Monday, August 13, 2007


Apparently in the past month, several trees have been chopped down on our Sede Boqer campus. A neighbor of mine organized a meeting to discuss this. I was unsure about going. While I do not want trees cut down, I was not sure that it was an issue that merited mass efforts in contra. Nevertheless, I attended the meeting to understand why my neighbor found it important.

It seems that while it may not be strictly necessary to cut down the trees, if they are in the path of a truck, it may just be easier for the construction workers to cut down the tree. With no public outcry, no one was forced to consider this. While the administration representative told us that trees are important to him, he is very busy and surely has no wish to micromanage the grounds crew.

Our first action was to write names for each tree in an area where we believe construction is imminent, in English, Hebrew and Arabic, with a notice asking not to cut down the tree. The names were removed the following day.

I believe that no trees have been cut down since the first meeting, but another meeting was held last night. There was a discussion about solutions, and the organizers said that their ideal is that a committee would be formed, consisting of members from various disciplines, to decide the fate of each tree whose demise might be suggested. Today some participants met with the administration, and will be allowed to see plans. And the administration today had a value of each tree written in at approximately $2000 on their contracts.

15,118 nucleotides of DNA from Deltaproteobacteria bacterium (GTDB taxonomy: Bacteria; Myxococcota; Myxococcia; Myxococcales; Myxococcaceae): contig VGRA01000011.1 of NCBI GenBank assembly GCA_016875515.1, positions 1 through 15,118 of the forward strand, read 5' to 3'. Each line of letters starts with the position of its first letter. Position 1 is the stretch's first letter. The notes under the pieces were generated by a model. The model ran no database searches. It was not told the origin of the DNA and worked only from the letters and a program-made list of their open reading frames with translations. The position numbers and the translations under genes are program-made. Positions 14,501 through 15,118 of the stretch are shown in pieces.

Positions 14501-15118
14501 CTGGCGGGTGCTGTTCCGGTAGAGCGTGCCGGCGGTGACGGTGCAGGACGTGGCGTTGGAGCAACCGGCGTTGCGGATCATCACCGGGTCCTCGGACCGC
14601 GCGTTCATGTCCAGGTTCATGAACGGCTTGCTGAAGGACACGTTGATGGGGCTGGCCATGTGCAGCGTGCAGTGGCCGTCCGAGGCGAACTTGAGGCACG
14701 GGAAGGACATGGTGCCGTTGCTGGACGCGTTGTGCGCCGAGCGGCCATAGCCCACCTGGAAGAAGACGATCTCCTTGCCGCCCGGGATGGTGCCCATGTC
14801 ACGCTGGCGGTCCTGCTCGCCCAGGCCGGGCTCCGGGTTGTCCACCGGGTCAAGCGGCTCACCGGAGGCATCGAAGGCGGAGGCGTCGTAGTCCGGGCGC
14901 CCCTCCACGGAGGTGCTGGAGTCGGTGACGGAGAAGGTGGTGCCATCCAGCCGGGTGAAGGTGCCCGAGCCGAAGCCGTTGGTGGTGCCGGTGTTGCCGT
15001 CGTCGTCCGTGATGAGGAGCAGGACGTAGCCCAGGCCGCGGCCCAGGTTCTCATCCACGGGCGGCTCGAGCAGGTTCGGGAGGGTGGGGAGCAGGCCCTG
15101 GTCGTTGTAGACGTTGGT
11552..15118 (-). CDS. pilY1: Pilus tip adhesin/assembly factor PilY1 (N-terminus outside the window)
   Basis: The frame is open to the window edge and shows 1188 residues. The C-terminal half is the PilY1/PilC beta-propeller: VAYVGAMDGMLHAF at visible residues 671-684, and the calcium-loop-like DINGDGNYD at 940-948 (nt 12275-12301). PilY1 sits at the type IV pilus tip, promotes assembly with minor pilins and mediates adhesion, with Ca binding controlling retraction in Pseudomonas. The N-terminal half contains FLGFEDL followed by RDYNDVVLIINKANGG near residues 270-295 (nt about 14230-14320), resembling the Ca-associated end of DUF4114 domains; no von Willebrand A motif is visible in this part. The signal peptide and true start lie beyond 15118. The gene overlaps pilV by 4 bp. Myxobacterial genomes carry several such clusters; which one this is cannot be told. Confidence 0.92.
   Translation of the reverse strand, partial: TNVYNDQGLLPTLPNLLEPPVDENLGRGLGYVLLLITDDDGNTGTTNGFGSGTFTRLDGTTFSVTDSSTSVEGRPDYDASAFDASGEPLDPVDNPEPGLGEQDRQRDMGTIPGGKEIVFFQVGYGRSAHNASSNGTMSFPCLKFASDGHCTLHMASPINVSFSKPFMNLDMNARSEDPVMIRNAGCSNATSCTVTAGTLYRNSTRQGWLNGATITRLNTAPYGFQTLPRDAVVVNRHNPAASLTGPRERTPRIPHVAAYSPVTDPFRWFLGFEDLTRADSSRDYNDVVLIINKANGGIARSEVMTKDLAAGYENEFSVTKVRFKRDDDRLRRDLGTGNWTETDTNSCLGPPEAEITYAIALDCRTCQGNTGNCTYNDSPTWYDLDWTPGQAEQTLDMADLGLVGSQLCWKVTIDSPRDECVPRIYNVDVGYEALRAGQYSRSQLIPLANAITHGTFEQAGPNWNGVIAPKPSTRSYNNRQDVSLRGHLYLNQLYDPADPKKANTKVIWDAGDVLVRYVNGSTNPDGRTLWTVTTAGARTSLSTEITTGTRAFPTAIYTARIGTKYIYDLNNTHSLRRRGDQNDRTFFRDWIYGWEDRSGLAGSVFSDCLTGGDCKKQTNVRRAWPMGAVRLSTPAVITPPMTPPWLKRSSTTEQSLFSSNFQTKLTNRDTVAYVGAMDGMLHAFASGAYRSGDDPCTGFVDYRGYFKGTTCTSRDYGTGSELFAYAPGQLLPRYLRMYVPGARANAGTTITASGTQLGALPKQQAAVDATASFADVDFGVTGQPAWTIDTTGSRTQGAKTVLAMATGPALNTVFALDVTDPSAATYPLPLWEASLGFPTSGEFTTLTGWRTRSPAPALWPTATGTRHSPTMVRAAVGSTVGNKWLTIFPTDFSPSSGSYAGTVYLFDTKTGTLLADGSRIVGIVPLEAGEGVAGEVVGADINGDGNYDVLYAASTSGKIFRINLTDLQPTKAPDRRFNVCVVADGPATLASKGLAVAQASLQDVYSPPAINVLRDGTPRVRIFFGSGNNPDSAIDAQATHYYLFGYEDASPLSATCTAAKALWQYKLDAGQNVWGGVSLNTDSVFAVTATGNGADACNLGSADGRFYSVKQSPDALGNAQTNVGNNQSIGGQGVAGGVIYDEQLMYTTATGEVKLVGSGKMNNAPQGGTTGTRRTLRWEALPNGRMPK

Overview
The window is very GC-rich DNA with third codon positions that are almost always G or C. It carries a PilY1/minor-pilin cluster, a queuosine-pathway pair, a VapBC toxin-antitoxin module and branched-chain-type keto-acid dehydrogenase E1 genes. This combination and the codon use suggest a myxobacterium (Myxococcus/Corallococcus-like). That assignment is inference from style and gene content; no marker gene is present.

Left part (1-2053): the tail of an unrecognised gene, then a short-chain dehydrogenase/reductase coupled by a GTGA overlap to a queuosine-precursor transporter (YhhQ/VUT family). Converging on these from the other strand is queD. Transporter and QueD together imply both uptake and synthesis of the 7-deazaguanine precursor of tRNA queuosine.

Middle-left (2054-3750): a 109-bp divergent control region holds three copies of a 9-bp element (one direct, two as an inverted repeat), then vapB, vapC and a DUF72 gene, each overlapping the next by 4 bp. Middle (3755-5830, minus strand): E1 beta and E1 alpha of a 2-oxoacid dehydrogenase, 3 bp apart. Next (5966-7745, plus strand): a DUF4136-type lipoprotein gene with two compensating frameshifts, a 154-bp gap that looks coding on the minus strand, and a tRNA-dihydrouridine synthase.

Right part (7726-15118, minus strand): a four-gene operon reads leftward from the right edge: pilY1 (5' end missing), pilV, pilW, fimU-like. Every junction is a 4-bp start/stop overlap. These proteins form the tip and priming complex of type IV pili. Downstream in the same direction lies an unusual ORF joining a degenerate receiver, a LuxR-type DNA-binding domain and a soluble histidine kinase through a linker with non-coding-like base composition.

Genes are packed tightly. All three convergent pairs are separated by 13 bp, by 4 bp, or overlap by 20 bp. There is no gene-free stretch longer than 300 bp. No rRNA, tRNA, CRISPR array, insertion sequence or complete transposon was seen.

This struggle is beginning only now. And someone came up with an interesting idea--that of transforming the gardens on our campus into a botanical garden representing native plants. I love that idea.

While this may not be a standout issue, it is important in our community. It has been interesting to see the way that two meetings have energized a small group of people, and caused innovative solutions to be thought up. We are lucky in that we live and study in a very ecologically aware campus, so the administration ultimately does support these issues, as does the local community.

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